Posts by jim_griff

    Hi there. Thought I'd post some random information that's helped me solve my latency issues in the past.


    The 'LIVE' button is to reduce the delay so you can play the Virus TI with less latency, but this suppresses the delay compensation when using the Virus Control plugin and will make it go out of time when playing back a project.


    You can use the Virus Control plugin as long as you do these things:


    1. Optimise BIOS settings. DISABLE all of the CPU power saving states (C1, C3, and all of that.) DISABLE CPU throttling, TurboBoost® and all of that fancy Jazz. You can keep Hyperthreading and all cores active, though.
    2. Invest in a dedicated USB 2.0 PCI or PCI-e controller card ONLY for the Virus TI with nothing else plugged into it. I would advise NOT to buy a USB 3.0 card for the Virus TI. I have tested it in different USB 3.0 ports on different systems with the same result; It doesn't like it. Save your money and some time.
    3. Buy as short a USB cable as possible. Gold plated conntectors if possible, or just ones that won't tarnish over time. This prevents any connection issues when USB is running in high speed mode.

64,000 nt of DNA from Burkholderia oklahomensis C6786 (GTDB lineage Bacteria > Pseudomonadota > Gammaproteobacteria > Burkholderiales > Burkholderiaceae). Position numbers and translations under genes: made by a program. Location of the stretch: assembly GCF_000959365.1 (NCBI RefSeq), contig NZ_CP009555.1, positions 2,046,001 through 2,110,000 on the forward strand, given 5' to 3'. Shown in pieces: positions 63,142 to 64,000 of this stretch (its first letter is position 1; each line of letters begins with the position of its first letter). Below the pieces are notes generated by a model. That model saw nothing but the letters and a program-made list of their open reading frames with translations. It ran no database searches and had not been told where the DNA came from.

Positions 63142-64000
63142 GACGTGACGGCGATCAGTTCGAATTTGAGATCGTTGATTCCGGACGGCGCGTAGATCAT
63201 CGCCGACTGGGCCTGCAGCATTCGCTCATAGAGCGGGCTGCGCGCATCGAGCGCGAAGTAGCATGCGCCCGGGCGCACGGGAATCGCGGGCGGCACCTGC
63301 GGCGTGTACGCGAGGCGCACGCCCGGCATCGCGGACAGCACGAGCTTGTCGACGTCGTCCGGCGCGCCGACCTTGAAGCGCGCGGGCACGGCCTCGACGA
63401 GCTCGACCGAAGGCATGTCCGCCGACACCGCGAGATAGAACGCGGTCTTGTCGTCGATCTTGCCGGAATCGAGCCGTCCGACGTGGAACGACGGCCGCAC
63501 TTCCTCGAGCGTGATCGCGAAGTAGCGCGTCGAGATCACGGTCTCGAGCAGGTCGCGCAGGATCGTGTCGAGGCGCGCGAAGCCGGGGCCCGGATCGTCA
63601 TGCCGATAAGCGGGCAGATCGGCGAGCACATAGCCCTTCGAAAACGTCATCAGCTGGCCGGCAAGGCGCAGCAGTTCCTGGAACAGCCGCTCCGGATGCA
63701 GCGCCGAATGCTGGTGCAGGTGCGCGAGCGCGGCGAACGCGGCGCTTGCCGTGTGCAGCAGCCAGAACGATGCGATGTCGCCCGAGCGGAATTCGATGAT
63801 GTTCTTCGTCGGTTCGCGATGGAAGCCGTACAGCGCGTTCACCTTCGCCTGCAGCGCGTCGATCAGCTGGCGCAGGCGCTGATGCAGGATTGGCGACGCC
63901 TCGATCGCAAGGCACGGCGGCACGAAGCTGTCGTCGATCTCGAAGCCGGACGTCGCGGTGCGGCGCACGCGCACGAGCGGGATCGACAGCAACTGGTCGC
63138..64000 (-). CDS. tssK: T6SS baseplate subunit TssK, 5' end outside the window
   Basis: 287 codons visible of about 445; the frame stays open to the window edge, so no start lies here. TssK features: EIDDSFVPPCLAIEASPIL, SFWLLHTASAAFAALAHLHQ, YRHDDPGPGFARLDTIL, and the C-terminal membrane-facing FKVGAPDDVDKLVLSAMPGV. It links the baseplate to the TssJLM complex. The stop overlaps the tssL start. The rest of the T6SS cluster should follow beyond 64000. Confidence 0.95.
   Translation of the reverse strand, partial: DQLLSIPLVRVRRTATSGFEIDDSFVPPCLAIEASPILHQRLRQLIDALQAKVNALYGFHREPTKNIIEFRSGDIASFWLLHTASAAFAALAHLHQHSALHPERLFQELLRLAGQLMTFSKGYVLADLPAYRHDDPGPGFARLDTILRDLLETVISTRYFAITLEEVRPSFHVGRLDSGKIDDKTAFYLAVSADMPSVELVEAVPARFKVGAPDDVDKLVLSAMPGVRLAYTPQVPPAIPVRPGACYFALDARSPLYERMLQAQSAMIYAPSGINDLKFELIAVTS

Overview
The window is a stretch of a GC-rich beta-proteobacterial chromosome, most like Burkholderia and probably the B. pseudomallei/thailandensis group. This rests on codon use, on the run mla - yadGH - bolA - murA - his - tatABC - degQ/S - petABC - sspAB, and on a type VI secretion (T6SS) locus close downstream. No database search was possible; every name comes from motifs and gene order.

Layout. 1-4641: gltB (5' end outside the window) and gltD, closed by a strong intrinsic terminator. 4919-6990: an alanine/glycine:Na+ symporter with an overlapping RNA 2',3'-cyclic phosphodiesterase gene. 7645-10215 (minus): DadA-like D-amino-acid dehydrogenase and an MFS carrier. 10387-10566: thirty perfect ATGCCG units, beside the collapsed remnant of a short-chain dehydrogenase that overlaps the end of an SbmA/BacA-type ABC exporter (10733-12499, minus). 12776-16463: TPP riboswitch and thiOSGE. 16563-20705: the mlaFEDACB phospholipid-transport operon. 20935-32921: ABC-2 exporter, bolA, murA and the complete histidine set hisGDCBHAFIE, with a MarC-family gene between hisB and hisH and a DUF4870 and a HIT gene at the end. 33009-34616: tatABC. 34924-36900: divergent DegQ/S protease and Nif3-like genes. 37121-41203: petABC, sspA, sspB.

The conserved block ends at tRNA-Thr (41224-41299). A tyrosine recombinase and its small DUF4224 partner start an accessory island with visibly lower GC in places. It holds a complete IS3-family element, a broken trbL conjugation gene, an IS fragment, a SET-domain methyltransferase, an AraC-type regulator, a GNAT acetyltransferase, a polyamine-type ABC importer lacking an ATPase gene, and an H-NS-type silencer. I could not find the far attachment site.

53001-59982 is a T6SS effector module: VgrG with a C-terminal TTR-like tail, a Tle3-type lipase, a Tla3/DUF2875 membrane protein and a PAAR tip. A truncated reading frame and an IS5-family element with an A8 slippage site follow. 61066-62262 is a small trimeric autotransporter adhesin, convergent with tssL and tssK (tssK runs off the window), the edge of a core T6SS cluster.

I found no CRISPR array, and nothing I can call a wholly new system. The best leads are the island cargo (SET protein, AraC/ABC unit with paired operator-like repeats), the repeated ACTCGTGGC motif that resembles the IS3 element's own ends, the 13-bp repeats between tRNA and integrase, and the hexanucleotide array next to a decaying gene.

4. Update to the latest Virus TI OS. I haven't found any bugs with version 5.0.4.02. Some people are still using 4.5.3 due to issues with 4.6.xx and so on, but I upgraded to 5.0.4.02 and haven't looked back!
    5. Run some scientific tests by exporting projects with a known reference (see below). Plot down the results on a piece of paper or in notepad. This will be helpful in identifying any latency/timing issues as well as other issues.


    Here's one test I just ran on my system, which is specced as follows:


    Windows 7 (64bit)
    Cubase 7.0.5 (64bit)
    Intel 980X Processor 3.46GHz